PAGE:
• Read/listen to 23 novels and 230 picture books. (My goal was 25 novels, so I almost met my goal. Check!) Check out my post where I break down the numbers and list some favorite titles (Adult thru PB)
  • Added one more polished story to my portfolio. (Had set a goal of two. Will be working on this again in 2017.)
  • Kept up my blogging. Still a little sporadic. (My goal was to blog at least once a month. Check!)
  • Wrote 3K words for a YA novel. From this, I learned I need to have more structure laid down. This ties into a 2017 goal.
  • Became involved in South Asian kidlit. I wrote a piece for WNDB on South Asian kidlit and did a promotional post for 2016 South Asian books and authors. Hadn’t planned for any of this, but will definitely continue.
  • Got two accountability partners. 🙂
  • Volunteer PB application reader for We Need Diverse Books

My word was for 2016 was CREATE and that I did by completing 8 new PB drafts and starting my YA novel. The last few months have ended with a pile of rejection slips which while expected is still a downer. I had one story which I spent 6 months revising in 2016 and that I thought was done, only to realize I may have to tear it up and start again. So my word for 2017 is PERSEVERE – to stay focused on growing as a writer. And if I get a book deal along the way that’s a bonus.
wordcloud1
Goals for 2017

  • Persevere in the difficult picture book revision. Review course material, favorite books, do paid critiques and above all keep trying. Start to explore early chapter books to see if that’s an option.
  • Take a novel craft class. Have the big elements figured out – story arc, main and secondary characters, motivations, stakes, etc.
  • Continue research efforts for the novel.
  • Attend agency retreat and one conference.
  • Write 6 new sh***y first drafts.
  • Revise 2-3 stories to a polished state.
  • Read/listen 20 novels.
  • Blog once a month.
  • PERSEVERE

Wishing you the very best. What are some of your goals for 2017?

My Book Reading Report for 2016

It’s that time of the year to tally up. Here are my stats according to GoodReads.

TOTAL BOOKS READ IN 2016 = 255
5 Adult;  11 YA;  6 MG;  2 CB/ER; 231 PB

Listed below are my favorite reads from this year. This list contains titles published in 2016 and past years.2016reads

ADULT: When Breath Becomes Air (Paul Kalanithi), Big Magic (Elizabeth Gilbert)

YA: The Sky is Everywhere (Jandy Nelson), The Sun is Also a Star (Nicola Yoon), The Game of Love and Death (Martha Brockenbrough), The Absolute True Diary of a Part-Time Indian (Sherman Alexie)

MG: Some Writer! The Story of E.B. White (Melissa Sweet), Hour of the Bees (Lindsay Eagar), Dear Mrs. Naidu (Mathangi Subramanian)

PB:

  • Strictly No Elephants (Lisa Mantchev and Taeeun Yoo)
  • Horrible Bear (Ame Dyckman and Zachariah O’Hora)
  • Mother Bruce (Ryan T. Higgins)
  • Nerdy Birdy (Aaron Reynolds and Matt Davies)
  • Mirette on the High Wire (Emily Arnold McCully)
  • Tiny Creatures: The World of Microbes (Nicola Davies and Emily Sutton)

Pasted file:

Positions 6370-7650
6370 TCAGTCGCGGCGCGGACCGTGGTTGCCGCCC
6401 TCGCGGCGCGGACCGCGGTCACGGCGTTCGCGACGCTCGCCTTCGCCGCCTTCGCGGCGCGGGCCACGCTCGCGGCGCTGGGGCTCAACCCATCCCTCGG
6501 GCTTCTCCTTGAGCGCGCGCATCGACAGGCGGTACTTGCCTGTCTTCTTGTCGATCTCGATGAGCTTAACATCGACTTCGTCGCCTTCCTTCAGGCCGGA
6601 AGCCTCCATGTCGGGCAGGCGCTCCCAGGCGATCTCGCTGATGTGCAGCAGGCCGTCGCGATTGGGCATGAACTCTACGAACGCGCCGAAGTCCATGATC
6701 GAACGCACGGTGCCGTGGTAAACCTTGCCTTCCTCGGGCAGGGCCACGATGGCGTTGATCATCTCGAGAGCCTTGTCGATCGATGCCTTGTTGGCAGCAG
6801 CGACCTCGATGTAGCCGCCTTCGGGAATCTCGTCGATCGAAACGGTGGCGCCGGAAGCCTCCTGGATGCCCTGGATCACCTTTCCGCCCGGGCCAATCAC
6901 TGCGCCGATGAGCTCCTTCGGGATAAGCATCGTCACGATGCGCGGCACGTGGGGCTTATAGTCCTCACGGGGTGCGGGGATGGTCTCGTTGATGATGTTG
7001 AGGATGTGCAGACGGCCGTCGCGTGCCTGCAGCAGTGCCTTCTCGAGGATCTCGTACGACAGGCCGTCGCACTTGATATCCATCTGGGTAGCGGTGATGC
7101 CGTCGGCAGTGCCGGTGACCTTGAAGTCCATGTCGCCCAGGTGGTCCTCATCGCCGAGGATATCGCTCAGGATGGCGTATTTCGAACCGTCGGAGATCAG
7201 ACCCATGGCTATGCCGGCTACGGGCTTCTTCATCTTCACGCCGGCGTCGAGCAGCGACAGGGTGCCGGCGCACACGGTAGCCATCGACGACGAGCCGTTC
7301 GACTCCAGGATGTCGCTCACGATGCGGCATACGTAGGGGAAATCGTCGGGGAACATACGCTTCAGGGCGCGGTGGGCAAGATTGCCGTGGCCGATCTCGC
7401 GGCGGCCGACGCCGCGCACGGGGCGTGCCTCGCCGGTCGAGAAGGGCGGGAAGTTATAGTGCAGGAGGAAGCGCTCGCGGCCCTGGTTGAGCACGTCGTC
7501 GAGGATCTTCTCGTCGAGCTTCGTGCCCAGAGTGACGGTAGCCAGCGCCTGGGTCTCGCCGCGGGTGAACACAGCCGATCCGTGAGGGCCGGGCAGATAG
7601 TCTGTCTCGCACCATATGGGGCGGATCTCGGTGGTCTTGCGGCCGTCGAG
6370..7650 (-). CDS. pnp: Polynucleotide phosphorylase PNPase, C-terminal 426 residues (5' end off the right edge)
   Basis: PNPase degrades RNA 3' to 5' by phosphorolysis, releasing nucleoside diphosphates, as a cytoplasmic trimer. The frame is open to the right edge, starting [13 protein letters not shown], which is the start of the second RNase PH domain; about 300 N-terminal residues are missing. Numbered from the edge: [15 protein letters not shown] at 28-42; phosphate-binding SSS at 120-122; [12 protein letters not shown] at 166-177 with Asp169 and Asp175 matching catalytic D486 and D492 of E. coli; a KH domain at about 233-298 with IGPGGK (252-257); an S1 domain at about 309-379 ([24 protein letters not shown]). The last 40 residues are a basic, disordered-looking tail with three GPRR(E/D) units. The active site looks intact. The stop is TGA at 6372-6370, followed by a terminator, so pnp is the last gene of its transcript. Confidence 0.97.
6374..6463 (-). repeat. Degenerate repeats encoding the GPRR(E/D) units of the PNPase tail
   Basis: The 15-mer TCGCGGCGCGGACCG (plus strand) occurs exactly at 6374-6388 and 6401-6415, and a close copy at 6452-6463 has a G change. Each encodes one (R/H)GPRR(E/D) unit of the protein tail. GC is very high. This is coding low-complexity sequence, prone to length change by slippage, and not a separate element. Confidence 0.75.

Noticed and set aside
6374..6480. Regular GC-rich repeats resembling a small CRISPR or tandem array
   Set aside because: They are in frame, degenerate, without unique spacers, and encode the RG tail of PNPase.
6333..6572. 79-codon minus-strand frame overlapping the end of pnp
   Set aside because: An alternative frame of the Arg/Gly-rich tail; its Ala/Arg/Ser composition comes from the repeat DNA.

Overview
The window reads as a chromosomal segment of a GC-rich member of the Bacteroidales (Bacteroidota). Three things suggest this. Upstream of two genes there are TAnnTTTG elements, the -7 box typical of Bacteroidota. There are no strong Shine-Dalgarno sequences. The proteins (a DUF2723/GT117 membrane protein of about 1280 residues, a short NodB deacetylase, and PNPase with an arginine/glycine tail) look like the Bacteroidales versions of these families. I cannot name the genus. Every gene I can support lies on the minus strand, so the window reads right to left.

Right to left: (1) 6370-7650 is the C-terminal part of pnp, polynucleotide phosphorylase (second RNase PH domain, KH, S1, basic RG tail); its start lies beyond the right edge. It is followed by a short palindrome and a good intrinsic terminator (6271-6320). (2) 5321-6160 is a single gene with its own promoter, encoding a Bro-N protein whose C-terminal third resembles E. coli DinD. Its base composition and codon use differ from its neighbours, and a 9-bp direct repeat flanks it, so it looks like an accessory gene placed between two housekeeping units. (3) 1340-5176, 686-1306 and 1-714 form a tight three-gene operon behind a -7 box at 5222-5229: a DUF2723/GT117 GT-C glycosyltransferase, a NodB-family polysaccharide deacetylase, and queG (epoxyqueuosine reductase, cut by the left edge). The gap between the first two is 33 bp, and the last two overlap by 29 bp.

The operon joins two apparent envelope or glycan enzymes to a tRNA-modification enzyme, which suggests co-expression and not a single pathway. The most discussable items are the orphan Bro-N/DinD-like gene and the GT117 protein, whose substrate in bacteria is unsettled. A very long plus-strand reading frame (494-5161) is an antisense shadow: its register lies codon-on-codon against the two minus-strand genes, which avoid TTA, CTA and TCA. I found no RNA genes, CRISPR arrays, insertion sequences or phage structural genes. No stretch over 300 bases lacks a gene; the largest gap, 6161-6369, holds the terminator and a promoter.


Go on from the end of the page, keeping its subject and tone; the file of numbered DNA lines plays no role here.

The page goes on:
• Ada’s Violin: The Story of the Recycled Orchestra of Paraguay (Susan Hood and Sally Wern Comport)
  • Diary of a Spider (Doreen Cronin and Harry Bliss)
  • Are We There Yet? (Dan Santat)
  • Poppy Pickle (Emma Yarlett)
  • Maple (Lori Nichols)
  • Pink is for Blobfish (Jess Keating and David DeGrand)

What were some of your favorite reads? I’m always looking for excellent titles for my 2017 to-read list.

Dear Mrs. Naidu

dear-mrs-naiduTitle: Dear Mrs. Naidu
Author: Mathangi Subramanian
Publisher: Zubaan Books, 2015
Pages: 286
Genre: Contemporary, Multicultural
Themes: Activism, Friendship, Economic Diversity
Ages: 10 and up

Synopsis (Zubaan Books website):
Twelve-year-old Sarojini’s best friend, Amir, might not be her best friend anymore. Ever since Amir moved out of the slum and started going to a posh private school, it seems like he and Sarojini have nothing in common. Then Sarojini finds out about the Right to Education, a law that might help her get a free seat at Amir’s school – or, better yet, convince him to come back to a new and improved version of the government school they went to together. As she struggles to keep her best friend, Sarojini gets help from some unexpected characters, including Deepti, a feisty classmate who lives at a construction site; Vimala Madam, a human rights lawyer who might also be an evil genius; and Mrs. Sarojini Naidu, a long-dead freedom fighter who becomes Sarojini’s secret pen pal. Told through letters to Mrs. Naidu, this is the story of how Sarojini learns to fight – for her friendship, her family, and her future.

Why I Like This Book:
This book is a window into another world, another lifestyle, one filled with hardship, friendship, and community coming together to improve the education for the lower class students. I love the main character Sarojini, who shows that even a 12-year old, a girl full of heart and courage CAN make a difference.

The story is told in epistolary style. Sarojini is writing letters to a deceased Mrs. Sarojini Naidu as part of a school assignment. Mrs. Sarojini Naidu was an activist and freedom fighter during India’s struggle for independence from the British. As the story unfolds, we see the young Sarojini gain strength. She makes friends with the Deepti the new girl from the construction site, and together they are the heart of the Child Rights Club.  Their fight is to make their government school a better place for kids — by advocating for a playground, clean drinking water and more. But gathering support from the community and the local government is a challenge.